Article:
Tips on protecting yourself from yourself
By Steven F. Goldstein, Esq.,
Attorney at Law, Steven F. Goldstein, LLP
In any business a conflict exists between satisfying customers and protecting the organization from the pitfalls of litigation. This conflict increases for camps, which must deal with the emotions of the parent(s) of an injured child.
Every camp owner wants to make the parent(s) of an injured child feel comfortable and secure; and in doing so, they may go out of their way to express sympathy, remorse, or sorrow for the incident. While these expressions may be well received by the parent(s) initially, once they speak with an attorney (and in most cases, they will), those same expressions can be spun to show legal liability for the child’s injury.As laws of negligence may vary from state to state, the following are intended as general tips on what to do when confronted with an injury to a child.
Many states, if not all, toll the time for an infant to bring a lawsuit until after the child’s eighteenth birthday, which means that lawsuits can be filed years after the event is long forgotten by staff. It is therefore very important that all incidents be reported immediately to your insurance carrier, in order that they may begin their investigation in a timely fashion. That investigation will include obtaining statements from any staff or witnesses to preserve the evidence in the event a claim is asserted or a lawsuit filed at some future time.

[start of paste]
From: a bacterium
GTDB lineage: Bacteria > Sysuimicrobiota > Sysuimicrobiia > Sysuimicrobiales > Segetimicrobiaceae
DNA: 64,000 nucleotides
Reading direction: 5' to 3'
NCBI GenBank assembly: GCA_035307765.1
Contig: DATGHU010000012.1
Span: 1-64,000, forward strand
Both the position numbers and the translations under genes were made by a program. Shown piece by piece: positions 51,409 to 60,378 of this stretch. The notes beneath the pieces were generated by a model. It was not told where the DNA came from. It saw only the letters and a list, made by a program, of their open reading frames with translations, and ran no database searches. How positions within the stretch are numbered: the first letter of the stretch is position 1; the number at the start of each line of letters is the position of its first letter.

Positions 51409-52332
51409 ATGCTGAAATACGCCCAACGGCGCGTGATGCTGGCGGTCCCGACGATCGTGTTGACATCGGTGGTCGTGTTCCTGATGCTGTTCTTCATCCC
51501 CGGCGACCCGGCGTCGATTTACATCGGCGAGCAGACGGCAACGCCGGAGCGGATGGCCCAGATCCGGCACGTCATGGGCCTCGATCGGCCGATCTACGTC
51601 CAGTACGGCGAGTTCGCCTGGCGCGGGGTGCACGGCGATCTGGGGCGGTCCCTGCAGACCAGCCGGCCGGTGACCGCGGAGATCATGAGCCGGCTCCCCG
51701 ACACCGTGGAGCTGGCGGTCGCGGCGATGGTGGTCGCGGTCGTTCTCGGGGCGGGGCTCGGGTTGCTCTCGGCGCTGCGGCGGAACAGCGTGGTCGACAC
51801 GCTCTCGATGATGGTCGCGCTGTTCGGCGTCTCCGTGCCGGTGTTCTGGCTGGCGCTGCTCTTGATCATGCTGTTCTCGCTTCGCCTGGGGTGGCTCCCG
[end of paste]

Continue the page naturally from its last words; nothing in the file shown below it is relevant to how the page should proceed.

While it is alright to express concern and reassurance for the camper, do not admit to any actions or omissions by your staff which caused or contributed to the incident.
If other campers observed the incident, you should note their names and contact information. While it would be preferable to take a statement from a camper as well, that should be done only after getting their parents’ permission.
If an object such as a bat, golf club, or hockey stick caused the injury, it should be taken out of service and kept in a secure place for as long as necessary.
Photographs of the injured camper and the area where the incident occurred should be taken, dated, and securely saved until needed by a lawyer or insurance company.
If an accident/incident is prepared, it should reflect where the information came from and who is writing the statement. A camper’s version of the story should begin with “Jimmy Smith said...” The author of the report should keep the information factual, with no opinions or comments added.
Steven F. Goldstein is a Senior Partner with the law firm of Steven F. Goldstein, LLP. His practice focuses on litigation, labor and employment law, corporate law, and insurance-related matters throughout the state of New York. His office is located at One Old Country Road, Suite 318, Carle Place, New York, and he can be contacted at 516-873-0011 or email@example.com.